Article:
4
$\begingroup$

Find the remainder when the determinant $\begin{vmatrix} { 2014 }^{ 2014 } & { 2015 }^{ 2015 } & { 2016 }^{ 2016 } \\ { 2017 }^{ 2017 } & { 2018 }^{ 2018 } & { 2019 }^{ 2019 } \\ { 2020 }^{ 2020 } & { 2021 }^{ 2021 } & { 2022 }^{ 2022 } \end{vmatrix}$ is divided by $5$.

I'm aware that this problem has a number-theoretic solution involving congruence relations. But considering that this was asked as a multiple-choice question in a test, what should be the best way to approach problems like this?

The options were $(a)\quad1\quad (b)\quad2\quad (c)\quad3\quad (d)\quad 4$

$\endgroup$
7
  • $\begingroup$ @heather No calculators. $\endgroup$ Sep 18, 2016 at 12:04
  • 2
    $\begingroup$ I doubt that you can make use of the multiple-choice nature of the question, since almost all possible answers are present in the options. $\endgroup$
    – lisyarus
    Sep 18, 2016 at 12:05
  • 2
    $\begingroup$ Your best best is to use Fermat's little theorem: reduce the exponents mod $4$ and the numbers being exponentiated mod $5$. Then compute the determinant as usual, and then reduce the result mod $5$. $\endgroup$ Sep 18, 2016 at 12:07
  • $\begingroup$ @BarryCipra Do you see any pattern to compute the determinant easily while starting off? $\endgroup$ Sep 18, 2016 at 12:10
  • 1
    $\begingroup$ @StubbornAtom, I don't. It's possible there is one, but if I were faced with this on an exam, I wouldn't spend a lot of time trying to find it. $\endgroup$ Sep 18, 2016 at 12:17

1 Answer 1

5
$\begingroup$

Note that, modulo $5$, \begin{align} 2014 &\equiv-1, & 2015 & \equiv 0, & 2016 &\equiv 1,\\ 2017 & \equiv2, & 2018 &\equiv-2, & 2019 &\equiv-1, \\ 2020 &\equiv 0, & 2021 &\equiv 1, & 2022 & \equiv2. \end{align} Furthermore $2$ and $-2$ have order $4$ modulo $5$, so the determinant is congruent to $$\begin{vmatrix} 1 & 0 & 1 \\ 2 & (-2)^2 & -1 \\ 0 & 1 & 2^2 \end{vmatrix}=\begin{vmatrix} 1 & 0 & 1 \\ 2 & -1 & -1 \\ 0 & 1 & -1 \end{vmatrix}=\begin{vmatrix} 1 & 0 & 1 \\ 0 & -1 & 2 \\ 0 & 1 & -1 \end{vmatrix}=(-1)^2-2=-1\equiv 4.$$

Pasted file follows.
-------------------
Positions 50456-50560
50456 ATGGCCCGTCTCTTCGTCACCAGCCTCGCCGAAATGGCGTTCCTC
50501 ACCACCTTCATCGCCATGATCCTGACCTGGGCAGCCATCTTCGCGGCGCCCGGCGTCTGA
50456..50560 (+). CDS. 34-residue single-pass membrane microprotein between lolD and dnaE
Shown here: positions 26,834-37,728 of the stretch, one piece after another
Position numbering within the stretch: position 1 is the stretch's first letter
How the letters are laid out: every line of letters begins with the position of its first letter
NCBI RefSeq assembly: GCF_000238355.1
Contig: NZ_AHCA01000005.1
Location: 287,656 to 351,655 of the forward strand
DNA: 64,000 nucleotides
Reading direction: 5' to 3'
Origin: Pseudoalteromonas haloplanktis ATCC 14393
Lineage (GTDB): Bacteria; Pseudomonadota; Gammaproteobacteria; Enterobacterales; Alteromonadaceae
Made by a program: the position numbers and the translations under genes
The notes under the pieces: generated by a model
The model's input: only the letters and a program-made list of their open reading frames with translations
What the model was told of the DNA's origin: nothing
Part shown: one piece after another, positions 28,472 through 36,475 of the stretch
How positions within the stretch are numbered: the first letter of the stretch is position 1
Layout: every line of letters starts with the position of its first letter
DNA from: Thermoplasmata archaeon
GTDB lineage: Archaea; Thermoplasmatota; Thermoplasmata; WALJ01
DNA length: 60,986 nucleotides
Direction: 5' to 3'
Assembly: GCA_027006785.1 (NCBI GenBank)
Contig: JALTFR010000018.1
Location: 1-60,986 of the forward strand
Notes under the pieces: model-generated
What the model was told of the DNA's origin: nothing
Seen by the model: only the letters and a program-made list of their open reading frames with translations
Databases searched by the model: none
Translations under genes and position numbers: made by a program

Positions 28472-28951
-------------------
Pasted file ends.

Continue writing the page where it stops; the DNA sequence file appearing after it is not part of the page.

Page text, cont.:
$\endgroup$
11
  • $\begingroup$ Thanks for this, but do you think this can be done alternatively? $\endgroup$ Sep 18, 2016 at 12:25
  • $\begingroup$ I don't see what you have in mind. Could you explain more precisely? I just did two things: reduce each element in the determinant modulo $5$, then one row operation to simplify expansion along the first column $\endgroup$
    – Bernard
    Sep 18, 2016 at 12:39
  • $\begingroup$ No I mean is there a solution that does not use congruence? $\endgroup$ Sep 18, 2016 at 12:45
  • 1
    $\begingroup$ @Stub, the question is asking you to evaluate a congruence. Anything you do to solve it is just going to be using congruence, either openly or secretly. $\endgroup$ Sep 18, 2016 at 12:59
  • 1
    $\begingroup$ @HGSur Note that $4$ and $-1$ are congruent modulo $5:$ $4=-1+5.$ $\endgroup$
    – mfl
    Oct 13, 2016 at 16:58

Your Answer

By clicking “Post Your Answer”, you agree to our terms of service, privacy policy and cookie policy

Not the answer you're looking for? Browse other questions tagged or ask your own question.